Superlatives don’t do justice to the seemingly ageless national treasure of musical theatre in Caroline O’Connor, who gives one of the performances of her life in this hilarious, fun-filled new Australian production. Anything Goes is a big, bold and sassy musical with music and lyrics by Cole Porter.
It debuted on Broadway in 1934, so we are talking the Depression era … and this was a good way to chase away the Blues. J.C. Williamson first introduced it to Australian audiences in 1936. Anything Goes played for six weeks in Sydney, ten days at His Majesty’s Theatre in Brisbane and seven weeks in Melbourne and then disappeared from Australian stages for 35 years. It was revived in 1971 and again to widespread acclaim in 1989, before The Production Company introduced it in its 2001 season and staged it again a decade later. That year Dean Bryant and Andrew Hallsworth were responsible for direction and choreography and now the pair is back at the helm with three of the stars of that show.
The story concerns madcap antics aboard the ocean liner S.S. American, bound from New York to London. Billy Crocker is a stowaway in love with heiress Hope Harcourt. They spent one passionate night together and he knew she was the one for him. She feels similarly, but has become engaged to Lord Evelyn Oakleigh, whom she is due to marry in three days. The reason is simple – her family fortune is no longer and her mother sees this as a good way out of their financial predicament. Complications abound and it is left to evangelist turned nightclub singer Reno Sweeney to help Billy in his quest to win over the former heiress.
Todd McKenney reprises his role (from 2011) as wealthy Englishman Lord Evelyn Oakleigh, while Alex Rathgeber has been recalled as young Wall Street broker Billy Crocker. Wayne Scott Kermond is also back as Moonface Martin, a second rate gangster. O’Connor plays Reno Sweeney, Claire Lyon is Hope Harcourt and Debora Krizak has been cast as Erma, Moonface’s girlfriend. Carmen Duncan plays Mrs Harcourt, Hope’s haughty and overbearing mother and Bartholomew John appears as Elisha Whitney, an Ivy league Wall Street banker. Gerry Connolly rounds out the principal cast as the ship’s hapless captain.
The cast in total numbers 28, excluding the band. Vocally, it is particularly strong. Anything Goes introduced such songs as “Anything Goes”, “You’re the Top”, “I Get a Kick Out of You” and “It’s De-Lovely”. There are 21 musical numbers in all – 12 in the first act and nine in the second. None is better than the sensational signature tune (and accompanying electrifying tap dancing) that closes the first act and has the audience jumping to its feet, clapping and cheering in appreciation.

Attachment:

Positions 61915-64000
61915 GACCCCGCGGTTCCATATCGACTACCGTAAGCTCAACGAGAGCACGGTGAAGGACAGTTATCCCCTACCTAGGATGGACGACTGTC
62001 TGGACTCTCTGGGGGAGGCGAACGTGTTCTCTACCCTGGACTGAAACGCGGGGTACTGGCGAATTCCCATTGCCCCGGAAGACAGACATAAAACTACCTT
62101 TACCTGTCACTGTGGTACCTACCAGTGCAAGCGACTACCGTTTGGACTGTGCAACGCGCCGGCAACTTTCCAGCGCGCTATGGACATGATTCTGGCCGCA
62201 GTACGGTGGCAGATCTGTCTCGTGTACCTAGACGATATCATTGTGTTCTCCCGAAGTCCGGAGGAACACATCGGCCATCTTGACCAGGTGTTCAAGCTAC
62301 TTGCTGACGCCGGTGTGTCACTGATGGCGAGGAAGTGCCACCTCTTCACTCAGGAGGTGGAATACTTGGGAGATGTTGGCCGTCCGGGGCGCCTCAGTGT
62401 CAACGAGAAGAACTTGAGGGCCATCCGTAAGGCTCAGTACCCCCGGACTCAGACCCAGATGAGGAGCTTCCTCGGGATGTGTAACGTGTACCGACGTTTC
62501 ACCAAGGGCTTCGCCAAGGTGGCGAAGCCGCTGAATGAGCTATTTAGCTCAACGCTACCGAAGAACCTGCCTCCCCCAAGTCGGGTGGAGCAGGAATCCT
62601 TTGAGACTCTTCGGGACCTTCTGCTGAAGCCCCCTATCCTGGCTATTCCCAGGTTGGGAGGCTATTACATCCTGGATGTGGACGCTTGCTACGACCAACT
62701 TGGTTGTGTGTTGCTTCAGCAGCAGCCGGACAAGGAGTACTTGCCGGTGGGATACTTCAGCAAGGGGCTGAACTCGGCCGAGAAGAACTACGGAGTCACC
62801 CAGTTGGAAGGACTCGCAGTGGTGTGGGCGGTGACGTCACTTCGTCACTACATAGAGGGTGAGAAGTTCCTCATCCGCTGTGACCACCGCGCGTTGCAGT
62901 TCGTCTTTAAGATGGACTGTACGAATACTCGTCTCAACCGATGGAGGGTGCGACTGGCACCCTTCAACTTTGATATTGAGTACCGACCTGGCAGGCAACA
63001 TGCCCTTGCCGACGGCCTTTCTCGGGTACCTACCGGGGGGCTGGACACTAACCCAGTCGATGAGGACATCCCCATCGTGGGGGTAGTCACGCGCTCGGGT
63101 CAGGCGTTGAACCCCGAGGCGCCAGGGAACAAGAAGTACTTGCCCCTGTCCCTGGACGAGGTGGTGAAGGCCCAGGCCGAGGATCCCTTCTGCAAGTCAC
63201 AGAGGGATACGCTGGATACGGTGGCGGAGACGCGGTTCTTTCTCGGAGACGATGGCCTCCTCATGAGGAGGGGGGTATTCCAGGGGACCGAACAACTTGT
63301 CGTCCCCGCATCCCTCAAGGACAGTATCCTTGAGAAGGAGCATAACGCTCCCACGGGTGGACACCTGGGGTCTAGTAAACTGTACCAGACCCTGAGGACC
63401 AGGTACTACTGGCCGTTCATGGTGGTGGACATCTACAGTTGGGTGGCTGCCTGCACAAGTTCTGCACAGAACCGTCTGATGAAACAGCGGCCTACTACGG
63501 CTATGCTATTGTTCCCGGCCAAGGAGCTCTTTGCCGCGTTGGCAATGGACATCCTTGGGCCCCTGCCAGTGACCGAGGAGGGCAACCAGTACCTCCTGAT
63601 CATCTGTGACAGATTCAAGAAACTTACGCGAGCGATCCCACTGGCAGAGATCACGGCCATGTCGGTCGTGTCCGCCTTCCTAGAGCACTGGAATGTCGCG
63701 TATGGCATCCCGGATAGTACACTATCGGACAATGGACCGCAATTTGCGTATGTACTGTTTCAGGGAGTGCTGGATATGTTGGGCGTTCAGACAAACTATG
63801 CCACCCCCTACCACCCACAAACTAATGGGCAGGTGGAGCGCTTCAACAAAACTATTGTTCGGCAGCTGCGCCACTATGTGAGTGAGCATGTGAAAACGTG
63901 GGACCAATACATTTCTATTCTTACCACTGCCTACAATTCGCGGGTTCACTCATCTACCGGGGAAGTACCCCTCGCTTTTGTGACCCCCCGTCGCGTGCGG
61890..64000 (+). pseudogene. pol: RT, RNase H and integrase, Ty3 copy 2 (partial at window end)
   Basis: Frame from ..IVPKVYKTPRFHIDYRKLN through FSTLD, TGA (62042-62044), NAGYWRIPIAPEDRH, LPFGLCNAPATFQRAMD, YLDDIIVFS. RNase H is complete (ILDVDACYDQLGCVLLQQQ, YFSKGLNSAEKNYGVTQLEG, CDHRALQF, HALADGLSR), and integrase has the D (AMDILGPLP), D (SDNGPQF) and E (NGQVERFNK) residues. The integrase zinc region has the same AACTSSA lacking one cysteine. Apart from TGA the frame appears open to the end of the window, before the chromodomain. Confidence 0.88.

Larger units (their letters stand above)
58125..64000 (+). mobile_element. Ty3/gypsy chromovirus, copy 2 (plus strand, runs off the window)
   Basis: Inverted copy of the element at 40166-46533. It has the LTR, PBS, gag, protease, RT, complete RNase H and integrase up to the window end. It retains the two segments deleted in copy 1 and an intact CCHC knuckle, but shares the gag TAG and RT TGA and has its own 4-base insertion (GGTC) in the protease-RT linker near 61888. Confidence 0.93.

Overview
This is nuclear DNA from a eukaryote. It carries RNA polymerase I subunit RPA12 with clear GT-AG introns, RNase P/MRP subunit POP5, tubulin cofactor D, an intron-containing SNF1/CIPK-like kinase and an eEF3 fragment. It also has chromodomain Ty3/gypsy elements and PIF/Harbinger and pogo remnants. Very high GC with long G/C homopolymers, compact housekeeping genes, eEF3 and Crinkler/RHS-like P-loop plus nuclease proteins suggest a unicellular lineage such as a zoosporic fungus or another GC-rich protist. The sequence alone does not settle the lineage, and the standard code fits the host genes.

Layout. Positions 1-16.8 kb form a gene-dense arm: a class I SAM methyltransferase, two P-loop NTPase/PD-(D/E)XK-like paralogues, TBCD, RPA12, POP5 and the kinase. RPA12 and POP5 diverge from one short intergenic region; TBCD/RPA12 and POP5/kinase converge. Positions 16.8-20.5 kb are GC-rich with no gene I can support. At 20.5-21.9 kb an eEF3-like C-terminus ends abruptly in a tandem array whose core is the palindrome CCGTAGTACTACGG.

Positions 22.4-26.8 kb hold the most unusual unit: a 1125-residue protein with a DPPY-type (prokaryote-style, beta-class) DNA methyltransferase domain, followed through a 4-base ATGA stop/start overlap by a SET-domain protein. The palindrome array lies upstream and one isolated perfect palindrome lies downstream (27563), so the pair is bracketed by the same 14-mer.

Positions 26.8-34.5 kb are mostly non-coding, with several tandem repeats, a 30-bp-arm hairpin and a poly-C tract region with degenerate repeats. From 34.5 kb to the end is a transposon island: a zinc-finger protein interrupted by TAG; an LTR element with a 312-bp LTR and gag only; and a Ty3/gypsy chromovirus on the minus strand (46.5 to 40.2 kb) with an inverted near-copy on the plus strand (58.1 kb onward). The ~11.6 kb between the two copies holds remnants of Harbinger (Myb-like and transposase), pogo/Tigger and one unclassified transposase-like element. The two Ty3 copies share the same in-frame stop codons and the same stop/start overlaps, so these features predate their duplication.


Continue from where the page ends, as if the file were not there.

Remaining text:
Soon after the break, O’Connor and her bawdy dancing quartet, have a less than conventional way of encouraging sinners to repent as they belt out “Blow, Gabriel, Blow”. Another showcase number that has the crowd in raptures is the display of friendship between old mates Reno and Moonface.
Todd McKenney, almost unrecognisable when he first appears on stage as Lord Oakleigh in a fawn double breasted suit, hat and glasses, milks his floppy hair for all its worth whenever he reappears. Like O’Connor, he is a sheer delight as he captures the essence of the confounded Englishman in his limited time in the limelight. As a matter of fact, the principals all had their opportunities to shine and did so on cue, with the comic timing of Rathgeber, Kermond, Krizak, John and Connolly particular fancies. Sure, some of what they are asked to do is corny, but much of it is laugh aloud funny and witty to boot.
I was particularly taken by the rapid fire action that moves along the plot, which takes place in finely tuned vignettes in the first act. It is then that the cleverly conceived central stage area rotates back and forth to reflect the amusing repartee of several of the key players in respective cabins. The imagination of set and costume designer Dale Ferguson is to be applauded, as a central bar in Manhattan gives way to a ship’s deck on two levels. Remaining prominent throughout is the ship’s bow, for which credit must also go to lighting designer Matt Scott.
Winner of three Tony Awards during its most recent Broadway revival, Anything Goes is set to delight Australian audiences, for it is truly deserving of yet more gongs. But the real star of the piece, in every sense of the word, is the peerless Caroline O’Connor, whose range and showmanship has rightfully earned her global recognition. She is brilliant. Long may she continue to reign.
Anything Goes is on at the Princess Theatre before moving to Brisbane’s Lyric Theatre from 28th July and the Sydney Opera House from 8th September, when Alan Jones will assume the role of the ship’s captain.
David Edwards is the editor of The Blurb and a contributor on film and television